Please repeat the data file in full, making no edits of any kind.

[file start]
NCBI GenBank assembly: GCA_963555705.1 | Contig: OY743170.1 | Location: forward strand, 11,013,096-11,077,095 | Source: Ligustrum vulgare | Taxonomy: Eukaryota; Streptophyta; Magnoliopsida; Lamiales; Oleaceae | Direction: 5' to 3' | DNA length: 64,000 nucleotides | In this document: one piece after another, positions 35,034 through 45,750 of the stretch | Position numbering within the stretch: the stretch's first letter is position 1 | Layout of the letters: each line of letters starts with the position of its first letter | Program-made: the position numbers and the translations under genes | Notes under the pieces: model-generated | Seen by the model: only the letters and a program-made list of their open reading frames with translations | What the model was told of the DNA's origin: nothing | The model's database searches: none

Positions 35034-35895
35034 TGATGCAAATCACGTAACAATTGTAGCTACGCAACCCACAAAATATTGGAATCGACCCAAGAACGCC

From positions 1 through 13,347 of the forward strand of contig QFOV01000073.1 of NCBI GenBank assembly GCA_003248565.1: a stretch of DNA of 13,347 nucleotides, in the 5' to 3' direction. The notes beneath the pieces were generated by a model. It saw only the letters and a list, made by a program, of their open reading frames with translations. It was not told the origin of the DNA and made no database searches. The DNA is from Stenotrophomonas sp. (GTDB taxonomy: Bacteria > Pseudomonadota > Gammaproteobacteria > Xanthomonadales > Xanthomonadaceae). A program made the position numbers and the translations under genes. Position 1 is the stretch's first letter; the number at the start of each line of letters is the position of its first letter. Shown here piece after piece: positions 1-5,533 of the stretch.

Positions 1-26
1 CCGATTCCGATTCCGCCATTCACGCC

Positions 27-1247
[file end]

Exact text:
NCBI GenBank assembly: GCA_963555705.1 | Contig: OY743170.1 | Location: forward strand, 11,013,096-11,077,095 | Source: Ligustrum vulgare | Taxonomy: Eukaryota; Streptophyta; Magnoliopsida; Lamiales; Oleaceae | Direction: 5' to 3' | DNA length: 64,000 nucleotides | In this document: one piece after another, positions 35,034 through 45,750 of the stretch | Position numbering within the stretch: the stretch's first letter is position 1 | Layout of the letters: each line of letters starts with the position of its first letter | Program-made: the position numbers and the translations under genes | Notes under the pieces: model-generated | Seen by the model: only the letters and a program-made list of their open reading frames with translations | What the model was told of the DNA's origin: nothing | The model's database searches: none

Positions 35034-35895
35034 TGATGCAAATCACGTAACAATTGTAGCTACGCAACCCACAAAATATTGGAATCGACCCAAGAACGCC

From positions 1 through 13,347 of the forward strand of contig QFOV01000073.1 of NCBI GenBank assembly GCA_003248565.1: a stretch of DNA of 13,347 nucleotides, in the 5' to 3' direction. The notes beneath the pieces were generated by a model. It saw only the letters and a list, made by a program, of their open reading frames with translations. It was not told the origin of the DNA and made no database searches. The DNA is from Stenotrophomonas sp. (GTDB taxonomy: Bacteria > Pseudomonadota > Gammaproteobacteria > Xanthomonadales > Xanthomonadaceae). A program made the position numbers and the translations under genes. Position 1 is the stretch's first letter; the number at the start of each line of letters is the position of its first letter. Shown here piece after piece: positions 1-5,533 of the stretch.

Positions 1-26
1 CCGATTCCGATTCCGCCATTCACGCC

Positions 27-1247